As regular CFZ-watchers will know, for some time Corinna has been doing a column for Animals & Men and a regular segment on On The Track... particularly about out-of-place birds and rare vagrants. There seem to be more and more bird stories from all over the world hitting the news these days so, to make room for them all - and to give them all equal and worthy coverage - she has set up this new blog to cover all things feathery and Fortean.

Thursday 10 January 2013

Rare tragopan pheasants sent from Highland Wildlife Park to India

The Satyr and Temminck's tragopans inhabit high Himalayan mountain slopes

A group of rare and endangered birds is being taken from the Highlands to India in an attempt to kick-start a recovery programme for the species.

The nine tragopans are members of the pheasant family which normally inhabit the foothills of the Himalayas.

They have been bred in captivity by experts in the UK and donated to the conservation project.

The Highland Wildlife Park in Kingussie has provided special quarantine facilities to hold the game birds.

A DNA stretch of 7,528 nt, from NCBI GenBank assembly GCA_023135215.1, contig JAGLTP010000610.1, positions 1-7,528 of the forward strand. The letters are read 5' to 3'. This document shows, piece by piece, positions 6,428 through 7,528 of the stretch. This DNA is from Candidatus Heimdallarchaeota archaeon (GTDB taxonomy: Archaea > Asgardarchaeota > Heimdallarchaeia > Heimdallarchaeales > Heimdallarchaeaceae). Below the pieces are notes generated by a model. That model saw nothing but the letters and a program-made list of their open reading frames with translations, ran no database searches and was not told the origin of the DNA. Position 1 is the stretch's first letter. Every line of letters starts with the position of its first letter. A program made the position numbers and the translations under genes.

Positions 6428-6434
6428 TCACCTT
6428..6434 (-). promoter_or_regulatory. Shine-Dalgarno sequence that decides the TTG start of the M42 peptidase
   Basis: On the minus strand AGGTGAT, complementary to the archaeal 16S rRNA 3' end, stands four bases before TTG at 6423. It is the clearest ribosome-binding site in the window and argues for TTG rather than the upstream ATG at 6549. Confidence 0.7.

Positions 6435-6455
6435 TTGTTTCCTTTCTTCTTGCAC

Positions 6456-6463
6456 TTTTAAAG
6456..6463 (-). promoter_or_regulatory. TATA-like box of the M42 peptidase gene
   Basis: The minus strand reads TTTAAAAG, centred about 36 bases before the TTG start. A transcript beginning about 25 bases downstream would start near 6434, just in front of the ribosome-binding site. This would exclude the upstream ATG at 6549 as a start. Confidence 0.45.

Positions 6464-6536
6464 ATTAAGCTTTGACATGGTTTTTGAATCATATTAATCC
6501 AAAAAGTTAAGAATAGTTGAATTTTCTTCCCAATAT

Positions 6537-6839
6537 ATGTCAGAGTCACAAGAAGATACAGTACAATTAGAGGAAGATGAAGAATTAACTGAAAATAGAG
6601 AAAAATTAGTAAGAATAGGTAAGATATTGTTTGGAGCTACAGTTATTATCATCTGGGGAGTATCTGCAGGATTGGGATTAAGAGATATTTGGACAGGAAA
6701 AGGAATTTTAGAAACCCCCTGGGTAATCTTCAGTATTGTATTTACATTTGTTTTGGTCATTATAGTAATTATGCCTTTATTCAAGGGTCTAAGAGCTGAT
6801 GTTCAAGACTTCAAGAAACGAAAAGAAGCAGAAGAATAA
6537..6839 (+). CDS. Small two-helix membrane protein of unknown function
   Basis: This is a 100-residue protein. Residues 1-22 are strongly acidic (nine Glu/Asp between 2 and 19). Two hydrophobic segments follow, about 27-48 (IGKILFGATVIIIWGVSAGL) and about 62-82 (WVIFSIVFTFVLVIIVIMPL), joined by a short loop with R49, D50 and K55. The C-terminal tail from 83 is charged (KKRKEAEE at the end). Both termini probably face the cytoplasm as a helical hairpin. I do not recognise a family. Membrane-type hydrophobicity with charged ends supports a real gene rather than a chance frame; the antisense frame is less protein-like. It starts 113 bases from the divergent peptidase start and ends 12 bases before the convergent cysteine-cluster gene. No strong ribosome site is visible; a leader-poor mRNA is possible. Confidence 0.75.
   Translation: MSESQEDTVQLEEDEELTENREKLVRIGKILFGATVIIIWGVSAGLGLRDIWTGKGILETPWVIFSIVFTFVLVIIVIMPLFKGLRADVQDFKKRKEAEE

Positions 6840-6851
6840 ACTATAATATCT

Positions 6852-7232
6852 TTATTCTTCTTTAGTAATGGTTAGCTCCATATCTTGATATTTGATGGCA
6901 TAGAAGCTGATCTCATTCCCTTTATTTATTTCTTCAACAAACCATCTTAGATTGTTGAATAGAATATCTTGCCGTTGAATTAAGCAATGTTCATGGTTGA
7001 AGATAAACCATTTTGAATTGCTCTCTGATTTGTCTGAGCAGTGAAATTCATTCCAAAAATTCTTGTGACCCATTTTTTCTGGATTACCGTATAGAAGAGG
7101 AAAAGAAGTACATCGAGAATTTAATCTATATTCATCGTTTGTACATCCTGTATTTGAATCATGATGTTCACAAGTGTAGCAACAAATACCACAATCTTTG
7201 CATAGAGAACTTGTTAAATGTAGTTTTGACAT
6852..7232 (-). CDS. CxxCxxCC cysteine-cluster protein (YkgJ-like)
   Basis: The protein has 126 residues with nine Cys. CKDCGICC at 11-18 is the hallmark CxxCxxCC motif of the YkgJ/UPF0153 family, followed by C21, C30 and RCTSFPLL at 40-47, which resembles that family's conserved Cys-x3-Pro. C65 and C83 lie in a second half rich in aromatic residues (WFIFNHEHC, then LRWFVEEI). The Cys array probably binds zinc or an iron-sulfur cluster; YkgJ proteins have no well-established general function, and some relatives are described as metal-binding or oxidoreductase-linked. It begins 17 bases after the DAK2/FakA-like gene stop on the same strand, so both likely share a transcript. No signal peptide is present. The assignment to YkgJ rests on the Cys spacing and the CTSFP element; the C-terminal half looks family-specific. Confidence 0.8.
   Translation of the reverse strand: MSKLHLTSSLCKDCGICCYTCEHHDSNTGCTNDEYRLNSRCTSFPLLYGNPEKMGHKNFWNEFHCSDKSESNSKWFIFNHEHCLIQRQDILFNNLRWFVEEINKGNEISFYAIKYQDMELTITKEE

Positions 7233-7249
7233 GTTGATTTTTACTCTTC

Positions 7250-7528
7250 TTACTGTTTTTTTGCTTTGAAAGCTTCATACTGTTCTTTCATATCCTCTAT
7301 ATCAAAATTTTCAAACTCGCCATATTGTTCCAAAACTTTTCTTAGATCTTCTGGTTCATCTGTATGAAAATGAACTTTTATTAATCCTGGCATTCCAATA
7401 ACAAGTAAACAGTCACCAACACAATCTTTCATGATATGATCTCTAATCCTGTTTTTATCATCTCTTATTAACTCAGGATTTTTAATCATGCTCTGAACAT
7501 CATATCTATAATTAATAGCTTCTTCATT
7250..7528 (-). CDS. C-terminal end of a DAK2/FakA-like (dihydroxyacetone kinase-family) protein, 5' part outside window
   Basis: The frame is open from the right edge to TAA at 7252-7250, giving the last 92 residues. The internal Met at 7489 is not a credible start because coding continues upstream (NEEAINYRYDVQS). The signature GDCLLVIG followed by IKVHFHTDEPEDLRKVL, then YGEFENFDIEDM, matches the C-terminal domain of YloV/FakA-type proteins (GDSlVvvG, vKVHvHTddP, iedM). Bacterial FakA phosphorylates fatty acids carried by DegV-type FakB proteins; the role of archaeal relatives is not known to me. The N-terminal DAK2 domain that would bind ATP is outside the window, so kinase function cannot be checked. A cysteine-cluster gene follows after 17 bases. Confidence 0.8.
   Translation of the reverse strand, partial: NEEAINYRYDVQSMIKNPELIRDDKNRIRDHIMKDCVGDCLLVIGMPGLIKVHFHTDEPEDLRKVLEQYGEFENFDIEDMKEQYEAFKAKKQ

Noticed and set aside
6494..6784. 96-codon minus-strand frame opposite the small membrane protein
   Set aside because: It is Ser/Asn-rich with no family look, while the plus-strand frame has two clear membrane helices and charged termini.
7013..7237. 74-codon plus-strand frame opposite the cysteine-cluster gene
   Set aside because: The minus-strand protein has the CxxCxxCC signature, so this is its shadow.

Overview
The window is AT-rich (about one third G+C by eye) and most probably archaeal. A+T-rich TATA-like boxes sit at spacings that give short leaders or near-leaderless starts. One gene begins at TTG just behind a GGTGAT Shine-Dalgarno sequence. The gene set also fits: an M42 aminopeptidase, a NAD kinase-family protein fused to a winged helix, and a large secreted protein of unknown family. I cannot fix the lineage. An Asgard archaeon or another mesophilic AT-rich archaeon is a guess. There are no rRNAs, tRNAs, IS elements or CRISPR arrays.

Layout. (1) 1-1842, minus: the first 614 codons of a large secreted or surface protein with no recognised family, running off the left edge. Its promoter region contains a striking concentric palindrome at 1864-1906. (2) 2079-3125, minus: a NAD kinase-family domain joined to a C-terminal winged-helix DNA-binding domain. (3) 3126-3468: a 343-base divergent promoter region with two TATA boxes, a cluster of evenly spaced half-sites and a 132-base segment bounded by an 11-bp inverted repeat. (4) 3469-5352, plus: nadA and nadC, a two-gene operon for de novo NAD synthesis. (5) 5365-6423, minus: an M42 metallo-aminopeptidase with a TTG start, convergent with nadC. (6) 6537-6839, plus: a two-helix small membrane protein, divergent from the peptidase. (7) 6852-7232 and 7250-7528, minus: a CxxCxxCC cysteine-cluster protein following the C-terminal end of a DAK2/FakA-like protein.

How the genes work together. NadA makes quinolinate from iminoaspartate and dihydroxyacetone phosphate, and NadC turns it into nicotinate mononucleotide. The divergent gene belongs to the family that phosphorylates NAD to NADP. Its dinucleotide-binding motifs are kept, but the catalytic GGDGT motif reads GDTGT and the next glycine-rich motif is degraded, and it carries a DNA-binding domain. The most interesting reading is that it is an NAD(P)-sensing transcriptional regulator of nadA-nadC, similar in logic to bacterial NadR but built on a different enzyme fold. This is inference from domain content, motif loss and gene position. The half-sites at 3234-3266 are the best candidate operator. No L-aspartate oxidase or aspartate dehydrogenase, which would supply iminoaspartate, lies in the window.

The Indian government and its wildlife authorities have made efforts to ensure that some of the country's most endangered species do not slip further towards extinction.

They have made specific plans for more than seventy different species, two of which are the Satyr tragopan and the Temminck's tragopan.

But wild birds are difficult to capture and breed so UK enthusiasts who have been successful have offered nine of the birds from captive-bred collections here to be sent to India.

The role of the Highland Wildlife Park in this case is to act as the pre-export quarantine facility for the two species of tragopan pheasants”

Douglas RichardsonHighland Wildlife Park
They have been collected and quarantined at the Highland Wildlife Park ahead of their journey which is due to begin on Wednesday.

Douglas Richardson, animal collection manager at the park, said: "The specialist skills and resources developed at wildlife parks and zoos to manage captive species are increasingly the solutions of choice when trying to address species conservation in the field.


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